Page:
Just like a dependable pair of jeans or aviator sunglasses, developing technically sound and powerful strokes will never go out of fashion. But with increasing ball and player speeds, those looking to excel over the next decade will have to put an even greater premium on physical and mental clarity. Any hitches or extraneous motion will only be magnified as the game becomes faster. Training and tactics must become more individualized for players looking to separate themselves and find success. But for the masses learning the sport, focusing on the fun of tennis will be the best way to grow the game in 2020 and beyond.
A Faster Processor
Watching professional tennis almost looks like a game of pinball. The players fly around the court trying to chase down a rocketing ball, and return it with interest. To that end, working on improvisational abilities and teaching anticipatory skills will become more important in the game’s higher levels.
Rather than just practicing offense, having a repertoire of slices and defensive shots will become staples in a player’s arsenal. The same goes for recognizing and absorbing broad vision clues—opponent court positioning, ball flight, racquet preparation—in order to cover the court more effectively.
“We need to teach court speed as a combination of foot speed and brain speed—cognitive processing,” says Frank Giampaolo, a California-based high-performance coach. “Anticipatory skills must be taught, because players are just hitting the ball too hard.”
The mental parts of the game will also be given more attention. It used to be that the player’s hardware—strokes and athleticism—were the battle cry, but tomorrow’s coaches must focus on the software as well. Skills such as handling performance anxieties and transferring success from the practice court to matches, especially in the early stages of development, will be taught as much as it is experienced.
“Big picture, emotions hijack everything,” says Giampaolo. “You can have the best mechanics and strategies, but if your emotions are tweaked, it overrides everything.”
Analytics have made a major impact on how pro sports are being played, and they are starting to infiltrate tennis. Data collection is becoming more available and elaborate, allowing players to fine-tune tactics and shot selections.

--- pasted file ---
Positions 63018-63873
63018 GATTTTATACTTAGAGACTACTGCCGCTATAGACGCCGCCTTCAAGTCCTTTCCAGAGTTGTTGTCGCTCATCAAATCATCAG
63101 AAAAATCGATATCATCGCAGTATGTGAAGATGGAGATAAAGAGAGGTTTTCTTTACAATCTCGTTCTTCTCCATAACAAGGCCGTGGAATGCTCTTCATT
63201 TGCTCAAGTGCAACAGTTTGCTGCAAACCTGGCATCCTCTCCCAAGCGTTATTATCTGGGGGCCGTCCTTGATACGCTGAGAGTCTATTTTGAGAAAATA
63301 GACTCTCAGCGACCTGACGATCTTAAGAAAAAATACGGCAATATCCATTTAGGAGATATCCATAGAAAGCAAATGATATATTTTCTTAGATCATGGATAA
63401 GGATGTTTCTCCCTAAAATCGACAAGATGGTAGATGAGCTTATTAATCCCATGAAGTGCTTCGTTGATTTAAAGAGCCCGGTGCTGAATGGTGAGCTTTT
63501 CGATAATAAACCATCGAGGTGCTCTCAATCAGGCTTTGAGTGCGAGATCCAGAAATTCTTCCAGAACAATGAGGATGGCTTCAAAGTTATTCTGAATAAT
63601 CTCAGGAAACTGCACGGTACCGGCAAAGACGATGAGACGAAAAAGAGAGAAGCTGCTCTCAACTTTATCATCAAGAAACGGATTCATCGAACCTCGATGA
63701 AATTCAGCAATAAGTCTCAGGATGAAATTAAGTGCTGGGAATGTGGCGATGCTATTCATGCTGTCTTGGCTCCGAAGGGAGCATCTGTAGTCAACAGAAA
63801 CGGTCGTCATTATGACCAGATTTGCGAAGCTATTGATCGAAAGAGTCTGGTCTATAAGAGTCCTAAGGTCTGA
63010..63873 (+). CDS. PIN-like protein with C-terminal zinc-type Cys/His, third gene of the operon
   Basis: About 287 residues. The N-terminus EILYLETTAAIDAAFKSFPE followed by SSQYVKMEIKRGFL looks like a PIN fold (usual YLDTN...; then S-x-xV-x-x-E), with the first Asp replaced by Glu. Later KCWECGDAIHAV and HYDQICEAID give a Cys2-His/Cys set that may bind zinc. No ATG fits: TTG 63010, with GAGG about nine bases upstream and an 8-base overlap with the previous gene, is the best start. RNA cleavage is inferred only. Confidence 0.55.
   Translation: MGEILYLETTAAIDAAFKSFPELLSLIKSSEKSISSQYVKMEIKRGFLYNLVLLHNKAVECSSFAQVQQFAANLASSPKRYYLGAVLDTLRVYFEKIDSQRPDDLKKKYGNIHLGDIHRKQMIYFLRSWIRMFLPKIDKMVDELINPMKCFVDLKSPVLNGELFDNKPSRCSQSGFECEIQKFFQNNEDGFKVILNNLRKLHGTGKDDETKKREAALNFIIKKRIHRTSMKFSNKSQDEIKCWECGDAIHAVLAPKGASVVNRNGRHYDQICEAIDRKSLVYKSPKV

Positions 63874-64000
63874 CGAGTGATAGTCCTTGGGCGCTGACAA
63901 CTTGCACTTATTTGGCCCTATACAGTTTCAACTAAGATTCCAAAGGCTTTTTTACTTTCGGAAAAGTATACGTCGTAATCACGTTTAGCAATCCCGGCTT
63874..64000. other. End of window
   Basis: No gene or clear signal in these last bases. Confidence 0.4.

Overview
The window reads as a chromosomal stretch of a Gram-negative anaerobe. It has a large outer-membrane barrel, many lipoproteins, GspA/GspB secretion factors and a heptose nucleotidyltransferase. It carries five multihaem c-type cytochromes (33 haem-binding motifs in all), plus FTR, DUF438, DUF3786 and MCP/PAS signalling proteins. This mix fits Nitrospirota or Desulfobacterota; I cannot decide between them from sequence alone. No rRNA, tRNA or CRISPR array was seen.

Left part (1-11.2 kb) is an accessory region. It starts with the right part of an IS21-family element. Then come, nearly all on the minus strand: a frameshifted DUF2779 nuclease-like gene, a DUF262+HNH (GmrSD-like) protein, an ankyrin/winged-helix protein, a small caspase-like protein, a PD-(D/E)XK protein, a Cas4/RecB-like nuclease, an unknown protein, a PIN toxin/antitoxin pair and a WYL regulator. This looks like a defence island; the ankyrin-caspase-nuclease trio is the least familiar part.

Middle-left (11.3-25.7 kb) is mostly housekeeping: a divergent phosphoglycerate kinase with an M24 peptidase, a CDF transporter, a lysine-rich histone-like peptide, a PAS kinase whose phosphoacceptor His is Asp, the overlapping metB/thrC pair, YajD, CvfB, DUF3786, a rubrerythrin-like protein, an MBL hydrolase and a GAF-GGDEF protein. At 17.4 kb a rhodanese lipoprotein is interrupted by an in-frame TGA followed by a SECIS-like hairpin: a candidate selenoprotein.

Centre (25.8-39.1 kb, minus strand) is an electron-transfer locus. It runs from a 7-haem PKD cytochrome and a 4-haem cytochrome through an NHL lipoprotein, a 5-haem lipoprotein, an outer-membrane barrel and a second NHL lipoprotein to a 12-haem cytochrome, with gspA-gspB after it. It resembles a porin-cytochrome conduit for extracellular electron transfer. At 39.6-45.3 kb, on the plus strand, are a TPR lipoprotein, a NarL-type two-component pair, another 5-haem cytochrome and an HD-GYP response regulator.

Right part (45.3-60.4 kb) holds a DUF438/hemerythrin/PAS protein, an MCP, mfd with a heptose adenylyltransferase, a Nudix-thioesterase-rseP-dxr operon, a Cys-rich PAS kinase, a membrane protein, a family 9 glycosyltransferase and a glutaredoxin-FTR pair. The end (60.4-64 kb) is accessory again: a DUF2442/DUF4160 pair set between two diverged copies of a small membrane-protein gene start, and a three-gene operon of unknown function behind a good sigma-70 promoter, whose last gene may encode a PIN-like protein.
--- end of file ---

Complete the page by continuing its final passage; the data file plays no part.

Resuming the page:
For example, some players are experimenting with forgoing a second serve, and hitting two first serves. Better servers can see a stark difference between percentage of first and second-serve points won, so it may make strategic sense to hit two first serves and risk the double fault.
“It’s like the NBA’s realization in the value of the taking more 3-point shots,” say Mark Kovacs, a coach and trainer who has worked with players such as John Isner and Sloane Stephens.
Granted, this is not a tactic that every player should implement. Which is why coaching and development will become more individualized—not just between the lines, but off the court as well. Strength and conditioning work will continue to grow in significance, as the smallest details could give players an edge. At the highest levels, this can include genetic and blood testing to create specified plans to maximize playing performance.
“It used to be you would run and lift weights,” says Kovacs. “Now it’s athlete specific and tennis specific. A steady baseliner will have a completely different workout than an aggressive player.”
Customized training will translate into more varied playing styles. This decade saw consistent, hard hitting, ground-stroking machines with impeccable court coverage dominate the game. It will remain an effective method to win matches, but it’s a taxing way to do business. And if that’s all a player has in their arsenal, it’s difficult to compete with players who do it better.
Tennis is an aging sport, and it continues to search for ways of attracting juniors and novice adults. Compared with other recreational sports and fitness endeavors, it can be more challenging and expensive. Shorter courts, lower nets, softer balls and other training aids have been implemented to lessen the learning curve, but tennis could still become more inviting.
Shaul Zohar has been teaching tennis in Israel at various levels—from Top 30 players to children with special needs—for more than three decades. He coordinates coaching seminars that aim to remove stress and expectations out of instruction.
“The process of teaching in the early stages will include less about teaching the perfect technique,” says Zohar, “and will concentrate more on the joy of being able to play the game.”
More serious players will still benefit from precise form and training—which will probably become more demanding. But for the everyday player, practice and training will perhaps become less formalized and homogenized.
“In the past, coaches would teach the style they found success in,” says Giampaolo. “The leaders in the field are now more open to teaching what works for the individual player.”